I just heard that I achieved 7.0 overall in my recent IELTS test. Thanks God!
This is when you are grateful for something. You may be alone, or you may be together with others, but you feel a need to express your gratitude, even out loud. You may be addressing God (who is not present), or you may be addressing nobody in particular. Indonesians might want to say ‘syukur’ or ‘alhamdullilah’, or ‘puji tuhan’. In this case you would say thank god (without ‘s’).
- I just heard that I achieved 7.0 overall in my recent IELTS test. Thank God!
You can think of this as an instruction beginning with the imperative verb ‘thank’.
You can also think of it as a reduced form of the suggestion “You/We should all thank God!”
If you are lucky enough to be face to face with God, and if God has helped you in some way, then you can look God in the eye and say: Thanks, God. (with ‘s’ on ‘thank’) However, note that this is quite informal, and may not be an appropriate way to address someone as important as God. If you want to be more polite when addressing God directly, say Thank you, God. (no ‘s’ on ‘thank’)
The government has just removed fuel subsidies. It means that the price of basic goods will surely go up.
It’s sometimes useful to think of a sentence as having a theme (in this case ‘The government’) and a rheme (‘has just removed fuel subsidies’).
When you want to refer back to the theme, use a pronoun:
- The government has just removed fuel subsidies. They felt that the fuel subsidies were not economically sustainable.
When you want to refer back to the rheme, use ‘this’ or ‘these’:
- The government has just removed fuel subsidies. This means that the price of basic goods will surely go up.
Choosing the right referencing word (‘it’ or ‘this’) will make your writing more coherent (easier to understand). If you are preparing for IELTS, the right choice of referencing word will give you a higher score for coherence and cohesion (see IELTS public band descriptors).
The population of Japan is lower than Thailand.
Here is an example of not ‘comparing like with like’.
In the noun phrase ‘the population of Japan’, ‘population’ is the main noun. ‘Population’, which is a mass of people, is said to be lower than ‘Thailand’, a land mass. This leaves the reader with an image of Thailand hovering up in the air, with the Japanese population some physical distance below it!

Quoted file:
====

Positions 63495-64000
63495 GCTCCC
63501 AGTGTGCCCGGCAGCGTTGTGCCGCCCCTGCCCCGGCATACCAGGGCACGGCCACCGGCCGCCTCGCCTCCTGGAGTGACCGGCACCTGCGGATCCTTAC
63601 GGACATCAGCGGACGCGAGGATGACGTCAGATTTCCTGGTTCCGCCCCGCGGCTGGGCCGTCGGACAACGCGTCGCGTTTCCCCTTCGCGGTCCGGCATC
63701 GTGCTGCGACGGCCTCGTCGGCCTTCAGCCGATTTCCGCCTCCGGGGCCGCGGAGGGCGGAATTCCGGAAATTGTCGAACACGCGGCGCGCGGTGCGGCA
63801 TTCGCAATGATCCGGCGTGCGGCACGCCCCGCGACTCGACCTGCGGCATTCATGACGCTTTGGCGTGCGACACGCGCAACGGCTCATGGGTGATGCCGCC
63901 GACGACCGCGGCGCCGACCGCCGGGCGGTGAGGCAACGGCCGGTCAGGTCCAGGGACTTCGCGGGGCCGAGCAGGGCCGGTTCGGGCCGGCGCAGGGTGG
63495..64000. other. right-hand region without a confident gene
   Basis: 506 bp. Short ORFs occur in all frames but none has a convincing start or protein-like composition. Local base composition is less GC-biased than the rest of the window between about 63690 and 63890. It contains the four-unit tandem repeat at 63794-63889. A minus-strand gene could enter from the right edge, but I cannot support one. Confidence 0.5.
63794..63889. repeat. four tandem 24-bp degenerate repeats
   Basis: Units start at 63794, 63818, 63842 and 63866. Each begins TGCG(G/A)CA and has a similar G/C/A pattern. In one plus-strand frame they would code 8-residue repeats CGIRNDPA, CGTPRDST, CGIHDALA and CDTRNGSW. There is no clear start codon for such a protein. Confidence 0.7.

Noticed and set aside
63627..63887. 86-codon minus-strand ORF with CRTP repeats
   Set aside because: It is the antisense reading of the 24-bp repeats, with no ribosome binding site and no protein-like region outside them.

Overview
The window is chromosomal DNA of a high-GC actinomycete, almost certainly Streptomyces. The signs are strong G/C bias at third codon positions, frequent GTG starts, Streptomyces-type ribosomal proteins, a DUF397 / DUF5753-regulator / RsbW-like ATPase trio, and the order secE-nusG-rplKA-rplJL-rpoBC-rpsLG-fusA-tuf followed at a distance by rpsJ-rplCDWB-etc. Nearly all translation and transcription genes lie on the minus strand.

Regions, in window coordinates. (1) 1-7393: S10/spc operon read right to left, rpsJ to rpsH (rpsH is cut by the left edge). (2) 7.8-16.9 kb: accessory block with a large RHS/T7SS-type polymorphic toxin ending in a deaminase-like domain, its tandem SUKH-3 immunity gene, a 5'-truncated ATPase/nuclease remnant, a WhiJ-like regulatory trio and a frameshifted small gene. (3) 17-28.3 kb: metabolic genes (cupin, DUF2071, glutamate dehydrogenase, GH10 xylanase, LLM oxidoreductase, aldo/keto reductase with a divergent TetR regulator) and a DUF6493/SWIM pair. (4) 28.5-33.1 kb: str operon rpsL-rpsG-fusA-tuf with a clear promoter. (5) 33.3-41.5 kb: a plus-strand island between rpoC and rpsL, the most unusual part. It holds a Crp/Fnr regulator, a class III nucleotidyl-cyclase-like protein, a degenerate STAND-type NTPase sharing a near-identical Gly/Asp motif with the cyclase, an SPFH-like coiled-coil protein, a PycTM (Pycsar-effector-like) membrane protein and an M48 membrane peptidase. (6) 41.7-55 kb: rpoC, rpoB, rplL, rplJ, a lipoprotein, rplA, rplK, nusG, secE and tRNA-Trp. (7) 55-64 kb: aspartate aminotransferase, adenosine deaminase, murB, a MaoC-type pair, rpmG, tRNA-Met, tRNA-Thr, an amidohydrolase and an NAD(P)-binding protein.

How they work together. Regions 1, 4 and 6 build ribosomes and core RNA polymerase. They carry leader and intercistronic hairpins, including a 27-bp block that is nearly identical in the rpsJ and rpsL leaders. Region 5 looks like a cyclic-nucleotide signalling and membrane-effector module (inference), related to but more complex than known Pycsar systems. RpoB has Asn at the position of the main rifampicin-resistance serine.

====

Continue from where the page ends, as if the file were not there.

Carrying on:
A mass of people is not like a land mass. In order to make sure that you’re ‘comparing like with like’, use a parallel structure:
- The population of Japan is lower than the population of Thailand.
This may result in some repetition – ‘the population of’ is used twice. But don’t worry about repetition. At least you’re ‘comparing like with like’.
Repetition can be avoided in this kind of comparative structure by substituting ‘that’ for part of the phrase that you’re trying not to repeat:
- The population of Japan is lower than that of Thailand.
In this example, that replaces the population, but it can be used to replace any noun or noun phrase.
These days children see far too much violence on TV and this can affect to their emotional development.
X affects Y (without ‘to’) / Y is affected by X:
- These days children see far too much violence on TV and this can affect their emotional development.
- These days children’s emotional development can be affected by violence on TV.
Before departing for Australia, students must prepare theirselves in order to avoid culture shock.
..selves. More than one ‘self’. OK, no complaints about that.
..theirselves. Now you’re being inconsistent with your object pronouns.
You guys have no problem producing the following:
- He loves her.
- She loves him.
- Their parents love them.
And you would never write:
- Their parents love their.
- Look at their!
- They say they love each other and I believe their.
So why the sudden switch to possessive ‘their’?! Please use the object pronoun (him, her, them) + ‘self/selves’:
- Before departing for Australia, students must prepare themselves in order to avoid culture shock.
And you might think about some collocation (prepare + s.o./s.th. + for + s.th.):
- Before departing for Australia, students must prepare themselves for culture shock.
Finally, we can assume that the students must prepare themselves and not other people, so strictly speaking themselves is redundant:
- Before departing for Australia, students must prepare for culture shock.
There is a kind of exception to the above rule. Does anybody know what it is? Comments below please!